[extropy-chat] Fools building AIs
eugen at leitl.org
Fri Oct 6 18:43:05 UTC 2006
On Fri, Oct 06, 2006 at 11:48:17AM -0400, Ben Goertzel wrote:
> You are missing my point ... there is a difference between
> a) not provably caring
Sorry, proofs don't work at all in the real physical world. They
work more or less in the formal domain, where their reach
is still very limited (but also very flattening). Since AIs
have to operate in the physical domain to be of any use
(even theoretical physics is not very theoretical, being
grounded in constraints from empirical observations) I don't
see how proofs are of any use there. You certainly can't prove
your way of a literal (brown, wrinkled, slightly soggy) paper bag.
> b) uncaring
> I agree that a superhuman AI that doesn't give a shit about us is
> reasonably likely to be dangerous. What I don't see is why Eliezer
It's never a single being, it's always a population. Given the
speed of evolution in the solid state, it's going to be a highly
diverse population of agents, very soon. Of all levels of
complexity and motivations.
What a single (especially superhuman) agent is going to do
can't be predicted at all. What a population of diverse critters
with metabolism roaming the countryside can do of that we do
have at least some slight idea. We've been soaking in it
for quite some time now, and the results are entirely rational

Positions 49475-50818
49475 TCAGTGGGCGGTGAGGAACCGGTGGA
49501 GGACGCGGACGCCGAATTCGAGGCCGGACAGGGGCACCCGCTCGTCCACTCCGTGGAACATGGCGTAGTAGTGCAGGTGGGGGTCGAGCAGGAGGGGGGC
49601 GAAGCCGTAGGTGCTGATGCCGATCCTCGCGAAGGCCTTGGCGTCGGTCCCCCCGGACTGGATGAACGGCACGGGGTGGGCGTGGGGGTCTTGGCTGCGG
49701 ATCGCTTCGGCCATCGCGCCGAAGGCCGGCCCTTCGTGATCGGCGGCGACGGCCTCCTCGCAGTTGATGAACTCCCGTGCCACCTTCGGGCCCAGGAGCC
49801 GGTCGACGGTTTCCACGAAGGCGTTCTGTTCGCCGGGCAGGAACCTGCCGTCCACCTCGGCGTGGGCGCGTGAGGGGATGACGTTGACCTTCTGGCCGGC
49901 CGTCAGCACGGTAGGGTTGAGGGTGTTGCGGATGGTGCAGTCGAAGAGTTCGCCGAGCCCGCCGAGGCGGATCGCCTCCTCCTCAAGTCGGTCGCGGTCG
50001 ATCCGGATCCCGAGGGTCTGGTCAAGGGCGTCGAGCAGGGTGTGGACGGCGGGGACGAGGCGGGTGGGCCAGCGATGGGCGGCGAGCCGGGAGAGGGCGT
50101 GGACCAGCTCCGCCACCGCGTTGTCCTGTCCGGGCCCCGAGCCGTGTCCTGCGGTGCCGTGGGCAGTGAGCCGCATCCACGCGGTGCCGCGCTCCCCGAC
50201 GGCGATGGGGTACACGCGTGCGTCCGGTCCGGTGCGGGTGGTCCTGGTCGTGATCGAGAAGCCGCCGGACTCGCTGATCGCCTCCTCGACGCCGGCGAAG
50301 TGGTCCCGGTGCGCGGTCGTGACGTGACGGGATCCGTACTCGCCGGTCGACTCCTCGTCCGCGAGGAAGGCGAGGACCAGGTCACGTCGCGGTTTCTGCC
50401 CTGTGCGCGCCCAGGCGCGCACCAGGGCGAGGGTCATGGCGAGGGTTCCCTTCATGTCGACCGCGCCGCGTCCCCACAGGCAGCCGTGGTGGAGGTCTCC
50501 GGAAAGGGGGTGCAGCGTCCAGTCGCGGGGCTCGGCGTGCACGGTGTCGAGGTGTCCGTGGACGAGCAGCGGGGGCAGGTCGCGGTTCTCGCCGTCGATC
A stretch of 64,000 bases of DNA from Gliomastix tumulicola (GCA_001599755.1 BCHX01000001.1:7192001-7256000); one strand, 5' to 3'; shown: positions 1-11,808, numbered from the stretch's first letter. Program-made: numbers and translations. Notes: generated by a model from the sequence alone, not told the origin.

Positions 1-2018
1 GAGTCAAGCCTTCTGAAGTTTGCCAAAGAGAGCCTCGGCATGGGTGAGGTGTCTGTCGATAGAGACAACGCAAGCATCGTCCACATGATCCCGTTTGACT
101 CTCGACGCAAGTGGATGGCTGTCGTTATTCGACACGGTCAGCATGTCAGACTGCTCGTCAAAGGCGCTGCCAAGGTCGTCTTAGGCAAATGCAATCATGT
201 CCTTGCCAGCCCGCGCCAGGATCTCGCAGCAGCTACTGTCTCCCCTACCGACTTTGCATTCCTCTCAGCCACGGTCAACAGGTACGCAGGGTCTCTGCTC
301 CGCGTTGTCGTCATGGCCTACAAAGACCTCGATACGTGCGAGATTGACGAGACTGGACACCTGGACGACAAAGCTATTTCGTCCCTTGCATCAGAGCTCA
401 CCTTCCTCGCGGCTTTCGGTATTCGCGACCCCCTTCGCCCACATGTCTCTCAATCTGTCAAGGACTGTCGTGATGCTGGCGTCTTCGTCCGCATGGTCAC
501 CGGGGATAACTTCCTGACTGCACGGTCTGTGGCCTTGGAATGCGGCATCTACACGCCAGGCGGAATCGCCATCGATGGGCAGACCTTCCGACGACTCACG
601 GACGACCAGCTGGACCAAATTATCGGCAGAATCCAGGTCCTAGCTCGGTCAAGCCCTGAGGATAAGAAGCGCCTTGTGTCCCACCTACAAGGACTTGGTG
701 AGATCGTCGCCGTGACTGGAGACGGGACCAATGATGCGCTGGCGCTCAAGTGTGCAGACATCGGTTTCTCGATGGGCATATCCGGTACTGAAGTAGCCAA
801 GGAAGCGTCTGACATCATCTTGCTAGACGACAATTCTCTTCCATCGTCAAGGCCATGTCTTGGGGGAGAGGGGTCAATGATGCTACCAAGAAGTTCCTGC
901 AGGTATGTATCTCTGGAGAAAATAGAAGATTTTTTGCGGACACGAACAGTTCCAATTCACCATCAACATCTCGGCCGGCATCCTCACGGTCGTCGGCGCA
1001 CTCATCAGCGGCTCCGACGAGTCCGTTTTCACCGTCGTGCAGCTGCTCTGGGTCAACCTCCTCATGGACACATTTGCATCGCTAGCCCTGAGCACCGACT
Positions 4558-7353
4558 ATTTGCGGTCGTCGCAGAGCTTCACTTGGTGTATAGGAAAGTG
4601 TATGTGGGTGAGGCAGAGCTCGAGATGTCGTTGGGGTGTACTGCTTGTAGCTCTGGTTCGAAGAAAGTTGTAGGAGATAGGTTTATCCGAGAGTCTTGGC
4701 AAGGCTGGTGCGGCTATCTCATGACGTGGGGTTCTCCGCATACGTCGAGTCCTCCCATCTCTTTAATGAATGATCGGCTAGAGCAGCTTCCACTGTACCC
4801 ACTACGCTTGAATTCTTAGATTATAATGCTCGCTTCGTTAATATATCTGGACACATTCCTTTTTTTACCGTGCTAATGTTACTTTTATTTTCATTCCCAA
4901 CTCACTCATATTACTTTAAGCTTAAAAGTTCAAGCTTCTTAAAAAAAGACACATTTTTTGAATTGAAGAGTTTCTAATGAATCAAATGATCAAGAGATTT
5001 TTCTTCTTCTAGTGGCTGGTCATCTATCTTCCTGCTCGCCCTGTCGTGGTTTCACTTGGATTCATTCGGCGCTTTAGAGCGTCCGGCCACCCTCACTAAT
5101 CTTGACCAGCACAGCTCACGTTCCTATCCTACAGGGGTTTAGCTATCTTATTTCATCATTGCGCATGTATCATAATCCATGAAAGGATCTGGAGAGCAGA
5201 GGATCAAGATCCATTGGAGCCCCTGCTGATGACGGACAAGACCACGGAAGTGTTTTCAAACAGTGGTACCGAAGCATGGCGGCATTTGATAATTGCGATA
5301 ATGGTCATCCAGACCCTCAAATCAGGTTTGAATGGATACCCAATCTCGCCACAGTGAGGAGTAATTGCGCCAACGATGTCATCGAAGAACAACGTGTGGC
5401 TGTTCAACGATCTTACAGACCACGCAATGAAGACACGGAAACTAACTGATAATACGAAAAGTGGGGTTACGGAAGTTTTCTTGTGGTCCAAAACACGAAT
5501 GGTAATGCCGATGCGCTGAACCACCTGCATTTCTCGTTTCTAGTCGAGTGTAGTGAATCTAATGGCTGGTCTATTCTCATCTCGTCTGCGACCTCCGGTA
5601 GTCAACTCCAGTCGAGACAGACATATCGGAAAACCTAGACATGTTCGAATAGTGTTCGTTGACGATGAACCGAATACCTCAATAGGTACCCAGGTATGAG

and quite deadly to anything not on two legs, and a few
> thinks an AI that is apparently not likely to be dangerous, but about
How can an artificial species (especially, a superintelligent one)
suddenly operating in the here and now not be dangerous? Even
conventional invasive species wreck havoc to select parts of the
ecosystem. The most invasive species of them all, us, makes much
less distinctions. It crashes biodiversity without discrimination,
and regresses entire ecosystem under human impact stress. We
could end up at the receiving end of it quite suddenly, if bigger
players than us were to burst upon the scene.
> whose benevolence it's apparently formidably different to construct a
> formal proof, is highly likely to be dangerous.
Since you can't define benevolence formally, it's not possible to
build a chain of logic giving information about benevolence in any
meaningful way. (Even in a really limited formal system like chess
proofs are pure toilet paper).
> I also think that looking to evolutionary biology for guidance about
> superhuman AI's is a mistake, BTW.
I'm never arguing about motivations of superhuman AIs but only deriving
some very loose constraints upon a population of postbiological beings
emerged locally, and then radiated/speciated, some of them superhuman,
some dumb as dirt, operating in this solar system, using physical
laws as we know them. Having this said, evolutionary biology does give
us some answers. Unless you're proposing an alternative theory with
a better success track, there's yet no point in abandoning this
particular (cracked, blind, astigmatic) crystall ball.
I'm curious why you think evolutionary theory (a superset of game theory)
and usual physics are not applicable to a population of postbiological
critters. You must have reasons for your position.
> This thread began as a discussion of whether or not rationality rules
> out a certain attitude toward the preservation of human life.
My flavor of rationality does. Perhaps I should switch to Coke, though.
> I don't find it accurate to say that I'm fixated on rationality,
> though I do consider it important.
I'm considering it very important personally; but also only one strategy of many.
Eugen* Leitl <a href="http://leitl.org">leitl</a> http://leitl.org
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